COLUMN: Canada`s environmental record may not be as great as we think
Ask most Canadians where our country stands in terms of global environmental performance and most will probably say that we must be in the top five, or at least the top 10.
According to the “Environmental Performance Index 2020 Global metrics for the environment: Ranking country performance on sustainability issues” (EPI) — a joint project of the Yale Center for Environmental Law & Policy and the Center for International Earth Science Information Network (CIESIN) at Columbia University’s Earth Institute — we are deluded. In the EPI, Canada ranks 20th after such less-known environmental leaders as the United Kingdom (4th), France (5th), Spain (14th), and Slovenia (18th).
The EPI is based on a set of 32 performance indicators obtained directly or indirectly from national data sets. The data are normalized by the research team and performance is ranked on a scale from one to 100, with 100 representing achievement of global targets.
Denmark, the leader in the EPI, achieved an overall score of 82.5 out of 100. Close behind, in second and third place, are Luxembourg and Switzerland, respectively. Canada has a 2020 score of 71, placing it in a tie with the Czech Republic and Italy, and only just ahead of the United States of America, which stands in 24th place with a score of 69.3.
What has happened here?
Drilling down into the detailed data reminds us of some all-too-stark facts. In greenhouse gas emissions per capita, Canada is in 168th place out of 180 countries (all indicators are normalized so that 1st place is best and 180th place is worst).
On air quality, Canada is in 7th place, but on ozone exposure, which is part of the air quality index, Canada is in 55th place. On unsafe drinking water, Canada is in 22nd place, a pretty shameful position given that Canada is in many other ways a well-developed country. On unsafe sanitation, Canada is in 31st place. On waste management, Canada is in 27th place.
On loss of tree cover (101st place), loss of grasslands (70th place), and loss of wetlands (55th place), Canada is not ranking well. On fisheries, Canada is in 89th place. On climate change overall, Canada is in 37th place, a ranking that tends to hide our dismal performance in many sub-categories of climate change.
Though areas of improvement are often small, Canada does show some improvement on some of the indicators. Overall, Canada is up 3.7 points over the last 10 years. The EPI shows some significant improvements in air quality, terrestrial biomes, marine protected areas, grassland and wetland loss, and black carbon, among others. On the downside, Canada’s performance has worsened significantly in species habitat, nitrous oxide emissions, and greenhouse gas intensity.
The authors of the EPI provide a fairly limited analysis of the data, apparently viewing their primary role to be the provision of data rather than in-depth analysis of the data.
However, the authors do draw a few conclusions, which may be somewhat helpful to Canada:
- Good policy results are associated with wealth (GDP per capita), meaning that economic prosperity makes it possible for nations to invest in policies and programs that lead to desirable outcomes. This trend is especially true for issue categories under the umbrella of environmental health, as building the necessary infrastructure to provide clean drinking water and sanitation, reduce ambient air pollution, control hazardous waste, and respond to public health crises yields large returns for human well-being.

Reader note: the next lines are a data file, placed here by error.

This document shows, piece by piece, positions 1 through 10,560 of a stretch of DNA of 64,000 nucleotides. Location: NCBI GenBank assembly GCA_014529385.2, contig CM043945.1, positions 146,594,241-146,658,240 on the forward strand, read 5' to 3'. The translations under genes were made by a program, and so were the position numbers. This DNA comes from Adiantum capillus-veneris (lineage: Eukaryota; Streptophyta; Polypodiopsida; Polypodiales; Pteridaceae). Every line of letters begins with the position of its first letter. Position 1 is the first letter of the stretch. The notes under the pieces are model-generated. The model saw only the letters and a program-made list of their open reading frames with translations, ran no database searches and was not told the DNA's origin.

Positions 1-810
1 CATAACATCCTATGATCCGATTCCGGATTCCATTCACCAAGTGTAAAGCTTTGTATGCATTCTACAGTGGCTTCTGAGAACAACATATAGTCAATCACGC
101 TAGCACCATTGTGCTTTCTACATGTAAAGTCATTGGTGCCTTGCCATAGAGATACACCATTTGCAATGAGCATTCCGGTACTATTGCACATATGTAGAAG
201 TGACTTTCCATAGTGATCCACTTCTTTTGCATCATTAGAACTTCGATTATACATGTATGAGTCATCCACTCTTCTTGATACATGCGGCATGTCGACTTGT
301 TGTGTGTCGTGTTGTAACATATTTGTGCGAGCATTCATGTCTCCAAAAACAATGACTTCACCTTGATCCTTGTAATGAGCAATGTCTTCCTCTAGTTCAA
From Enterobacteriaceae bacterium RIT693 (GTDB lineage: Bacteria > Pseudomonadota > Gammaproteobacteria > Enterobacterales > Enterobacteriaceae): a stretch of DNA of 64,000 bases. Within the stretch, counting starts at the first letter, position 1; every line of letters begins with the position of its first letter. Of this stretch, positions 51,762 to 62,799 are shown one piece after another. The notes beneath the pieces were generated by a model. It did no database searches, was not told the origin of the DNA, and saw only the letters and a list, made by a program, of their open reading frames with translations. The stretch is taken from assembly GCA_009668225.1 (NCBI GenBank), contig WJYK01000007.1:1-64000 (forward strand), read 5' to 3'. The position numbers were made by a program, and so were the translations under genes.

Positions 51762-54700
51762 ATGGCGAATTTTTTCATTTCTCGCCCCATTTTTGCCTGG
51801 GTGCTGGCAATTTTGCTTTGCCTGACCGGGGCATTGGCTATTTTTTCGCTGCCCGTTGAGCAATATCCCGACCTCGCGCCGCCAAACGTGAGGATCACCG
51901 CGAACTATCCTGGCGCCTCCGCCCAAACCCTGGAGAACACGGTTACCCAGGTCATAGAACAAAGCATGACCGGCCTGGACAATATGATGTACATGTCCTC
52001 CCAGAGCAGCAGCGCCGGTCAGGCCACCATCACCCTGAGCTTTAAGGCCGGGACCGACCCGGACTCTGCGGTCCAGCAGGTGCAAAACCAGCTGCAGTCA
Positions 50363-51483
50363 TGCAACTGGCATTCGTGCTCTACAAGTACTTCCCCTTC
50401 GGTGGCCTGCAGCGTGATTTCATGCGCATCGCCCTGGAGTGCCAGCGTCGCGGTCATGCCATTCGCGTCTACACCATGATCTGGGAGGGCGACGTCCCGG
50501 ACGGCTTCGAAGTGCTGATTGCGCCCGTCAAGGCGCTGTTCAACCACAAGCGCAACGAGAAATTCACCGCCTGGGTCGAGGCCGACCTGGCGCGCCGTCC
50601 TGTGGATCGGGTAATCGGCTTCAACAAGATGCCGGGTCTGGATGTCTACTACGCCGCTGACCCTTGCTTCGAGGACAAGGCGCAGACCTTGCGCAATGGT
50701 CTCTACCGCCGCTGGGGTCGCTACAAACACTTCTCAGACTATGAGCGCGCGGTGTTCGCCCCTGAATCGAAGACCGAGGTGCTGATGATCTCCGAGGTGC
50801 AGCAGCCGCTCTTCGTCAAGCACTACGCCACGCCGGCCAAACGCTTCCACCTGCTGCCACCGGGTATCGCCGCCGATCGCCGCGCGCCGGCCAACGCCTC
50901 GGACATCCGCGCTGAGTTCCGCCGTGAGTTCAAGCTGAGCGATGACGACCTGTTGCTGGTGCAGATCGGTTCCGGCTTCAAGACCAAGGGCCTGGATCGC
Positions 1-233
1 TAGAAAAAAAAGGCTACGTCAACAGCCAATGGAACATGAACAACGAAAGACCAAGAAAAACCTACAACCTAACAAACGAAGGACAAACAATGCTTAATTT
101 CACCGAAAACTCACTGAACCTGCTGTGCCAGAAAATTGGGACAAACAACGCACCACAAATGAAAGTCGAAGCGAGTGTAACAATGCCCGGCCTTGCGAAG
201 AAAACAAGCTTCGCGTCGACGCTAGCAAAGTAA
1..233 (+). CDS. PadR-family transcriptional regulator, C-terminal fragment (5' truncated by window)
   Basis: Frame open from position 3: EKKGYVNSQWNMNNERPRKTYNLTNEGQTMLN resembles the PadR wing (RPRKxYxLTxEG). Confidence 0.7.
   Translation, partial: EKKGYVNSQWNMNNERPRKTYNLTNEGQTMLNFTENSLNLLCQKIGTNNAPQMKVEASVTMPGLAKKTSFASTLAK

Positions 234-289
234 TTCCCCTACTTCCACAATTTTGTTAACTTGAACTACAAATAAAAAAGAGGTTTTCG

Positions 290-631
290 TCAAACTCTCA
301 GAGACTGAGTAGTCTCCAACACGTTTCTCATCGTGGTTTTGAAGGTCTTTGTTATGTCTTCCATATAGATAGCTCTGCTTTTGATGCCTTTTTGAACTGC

- The data suggest countries need not sacrifice sustainability for economic security or vice versa. In every issue category, there are countries that rise above their economic peers. Policymakers and other stakeholders in these leading countries demonstrate that focused attention can mobilize communities to protect natural resources and human wellbeing despite the strains associated with economic growth.
- While top EPI performers pay attention to all areas of sustainability, their lagging peers tend to have uneven performance.
- Laggards must redouble national sustainability efforts along all fronts.
When it comes to indexes, especially at the global level, some experts and many not-so-experts are always going to nitpick at the details and the Yale-Columbia EPI is certainly open to that activity. Much as many may not like the results, the EPI is based on data that are the best available, though for Canada as a whole probably not good enough.
The EPI is also based on a methodology that achieves a reasonably fair comparison, at least among the OECD block of 37 countries. It appears to be reasonably likely that, as a country, our perception of our nation's environmental performance at a macro level greatly exceeds our actual environmental performance.
Finally, for those critics who are routinely suspicious of the sources of funding for studies that draw conclusions about organizational or other performance, this one appears to be above reproach. The EPI is funded through the support of the McCall MacBain Foundation. This Foundation was established in 2007 by Canadians John and Marcy McCall MacBain. Its assets are derived from the proceeds of the sale of Trader Classified Media, as in Auto Trader magazine, claimed to be the world’s leading company in classified advertising.